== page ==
In a nation of immigrants, dignity should be accorded all

While the current national conflict on the immigration front has not brought forcible parent and child breakups to our corner of southern New England, it is revealing real and significant differences of opinion on how to approach the issue.

For instance, while many of Rhode Island’s elected and public-safety officials have made it clear they will not fully cooperate with U.S. Immigration and Customs Enforcement staff in efforts to round up undocumented immigrants, there are many in the public sphere who want to roll up the welcome mat for immigration.

At the same time, the most recent poll showed a slight majority of respondents disagreeing with Gov. Gina M. Raimondo’s stated refusal to send R.I. National Guard troops to the southern U.S. border to help implement President Donald Trump’s “zero-tolerance” immigration policy.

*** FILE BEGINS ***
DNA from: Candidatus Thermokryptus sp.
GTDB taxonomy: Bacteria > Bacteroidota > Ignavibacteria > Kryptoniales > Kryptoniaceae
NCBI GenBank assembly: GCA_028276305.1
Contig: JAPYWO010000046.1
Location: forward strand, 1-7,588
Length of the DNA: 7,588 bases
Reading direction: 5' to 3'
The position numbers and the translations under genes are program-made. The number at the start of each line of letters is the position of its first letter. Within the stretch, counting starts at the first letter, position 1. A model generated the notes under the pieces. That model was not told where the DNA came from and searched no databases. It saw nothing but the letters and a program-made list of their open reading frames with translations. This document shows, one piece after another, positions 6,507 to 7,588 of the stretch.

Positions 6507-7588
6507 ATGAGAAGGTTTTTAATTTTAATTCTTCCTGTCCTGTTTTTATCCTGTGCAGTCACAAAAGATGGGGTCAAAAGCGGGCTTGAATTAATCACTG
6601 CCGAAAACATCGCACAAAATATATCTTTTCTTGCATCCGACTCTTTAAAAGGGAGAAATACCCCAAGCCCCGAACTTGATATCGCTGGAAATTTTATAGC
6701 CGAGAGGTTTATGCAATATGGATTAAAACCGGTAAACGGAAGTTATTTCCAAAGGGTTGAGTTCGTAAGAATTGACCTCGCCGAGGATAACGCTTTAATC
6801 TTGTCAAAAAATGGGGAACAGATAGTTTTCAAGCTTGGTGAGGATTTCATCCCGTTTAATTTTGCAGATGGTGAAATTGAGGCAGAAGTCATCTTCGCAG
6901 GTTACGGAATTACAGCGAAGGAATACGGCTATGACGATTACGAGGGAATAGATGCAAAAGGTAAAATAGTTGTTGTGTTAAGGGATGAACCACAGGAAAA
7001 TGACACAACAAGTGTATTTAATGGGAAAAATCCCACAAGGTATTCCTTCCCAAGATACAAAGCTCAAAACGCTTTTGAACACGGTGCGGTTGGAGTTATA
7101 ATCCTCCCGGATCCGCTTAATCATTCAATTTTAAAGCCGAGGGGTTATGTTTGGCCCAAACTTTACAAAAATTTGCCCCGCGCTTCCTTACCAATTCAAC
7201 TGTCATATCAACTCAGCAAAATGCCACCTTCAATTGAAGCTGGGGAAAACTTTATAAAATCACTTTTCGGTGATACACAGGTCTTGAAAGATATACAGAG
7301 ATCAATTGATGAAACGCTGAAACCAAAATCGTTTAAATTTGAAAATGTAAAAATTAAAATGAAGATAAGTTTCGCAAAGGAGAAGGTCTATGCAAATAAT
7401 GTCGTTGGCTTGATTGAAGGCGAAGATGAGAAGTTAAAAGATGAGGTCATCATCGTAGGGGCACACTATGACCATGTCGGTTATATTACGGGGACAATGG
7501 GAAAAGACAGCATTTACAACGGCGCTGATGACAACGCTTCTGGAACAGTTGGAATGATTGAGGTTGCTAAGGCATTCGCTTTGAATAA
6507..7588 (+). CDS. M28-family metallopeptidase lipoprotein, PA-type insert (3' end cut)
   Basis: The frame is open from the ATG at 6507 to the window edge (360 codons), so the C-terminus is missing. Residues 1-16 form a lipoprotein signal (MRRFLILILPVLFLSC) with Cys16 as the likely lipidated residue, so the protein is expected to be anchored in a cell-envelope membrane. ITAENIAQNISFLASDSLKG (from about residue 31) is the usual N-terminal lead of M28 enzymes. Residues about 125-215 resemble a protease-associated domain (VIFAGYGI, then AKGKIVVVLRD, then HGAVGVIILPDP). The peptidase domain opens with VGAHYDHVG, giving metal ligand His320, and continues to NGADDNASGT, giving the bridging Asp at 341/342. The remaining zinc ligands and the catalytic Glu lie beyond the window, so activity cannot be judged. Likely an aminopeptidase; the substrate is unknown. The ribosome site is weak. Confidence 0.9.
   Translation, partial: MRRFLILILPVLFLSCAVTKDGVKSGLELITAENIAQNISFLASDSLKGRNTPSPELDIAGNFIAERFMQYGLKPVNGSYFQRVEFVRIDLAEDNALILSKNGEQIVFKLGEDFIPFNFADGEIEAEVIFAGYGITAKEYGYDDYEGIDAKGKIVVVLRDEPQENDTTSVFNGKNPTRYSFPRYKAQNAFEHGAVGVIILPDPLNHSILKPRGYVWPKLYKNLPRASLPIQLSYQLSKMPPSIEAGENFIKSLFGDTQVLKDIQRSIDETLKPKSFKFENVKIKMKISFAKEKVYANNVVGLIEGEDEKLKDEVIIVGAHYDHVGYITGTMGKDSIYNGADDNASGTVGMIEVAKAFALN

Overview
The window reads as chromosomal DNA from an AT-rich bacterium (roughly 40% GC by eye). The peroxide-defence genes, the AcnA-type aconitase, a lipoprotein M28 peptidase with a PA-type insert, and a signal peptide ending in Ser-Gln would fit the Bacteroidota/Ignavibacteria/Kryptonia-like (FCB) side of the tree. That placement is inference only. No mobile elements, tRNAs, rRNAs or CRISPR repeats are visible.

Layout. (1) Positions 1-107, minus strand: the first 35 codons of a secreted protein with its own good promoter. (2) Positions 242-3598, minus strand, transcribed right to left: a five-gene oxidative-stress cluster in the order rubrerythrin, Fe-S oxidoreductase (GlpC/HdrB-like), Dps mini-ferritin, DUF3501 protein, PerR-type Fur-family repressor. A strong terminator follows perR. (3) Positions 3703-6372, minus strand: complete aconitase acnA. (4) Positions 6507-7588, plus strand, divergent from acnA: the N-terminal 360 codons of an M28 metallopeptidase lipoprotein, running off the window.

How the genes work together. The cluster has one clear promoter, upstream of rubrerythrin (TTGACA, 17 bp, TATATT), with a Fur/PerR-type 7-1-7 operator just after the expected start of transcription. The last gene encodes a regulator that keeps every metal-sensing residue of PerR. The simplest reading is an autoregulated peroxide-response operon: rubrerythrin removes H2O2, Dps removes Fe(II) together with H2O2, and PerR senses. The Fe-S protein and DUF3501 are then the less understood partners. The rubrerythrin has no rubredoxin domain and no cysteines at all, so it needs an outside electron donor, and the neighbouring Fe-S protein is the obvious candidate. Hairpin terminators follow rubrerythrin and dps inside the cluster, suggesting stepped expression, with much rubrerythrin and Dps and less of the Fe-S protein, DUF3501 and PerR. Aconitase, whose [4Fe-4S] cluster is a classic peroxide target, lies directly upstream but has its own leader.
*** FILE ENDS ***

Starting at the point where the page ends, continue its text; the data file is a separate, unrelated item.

In difficult times, it can help to go back to first principles, and on the issue of immigration, the first one is pretty basic. With the exception of the few Native Americans in the region, we are all immigrants, and the legal, industrial, military and diplomatic power of the nation was built by immigrant hands and effort.

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And while it is true that our nation’s resources are not infinite, and we must respect our legal system of immigration, it is also true that we should and must treat all human beings with the dignity that our founding documents laid out as our reason for being. With that in mind, we need to move forward and try to continue our efforts to “form a more perfect union.”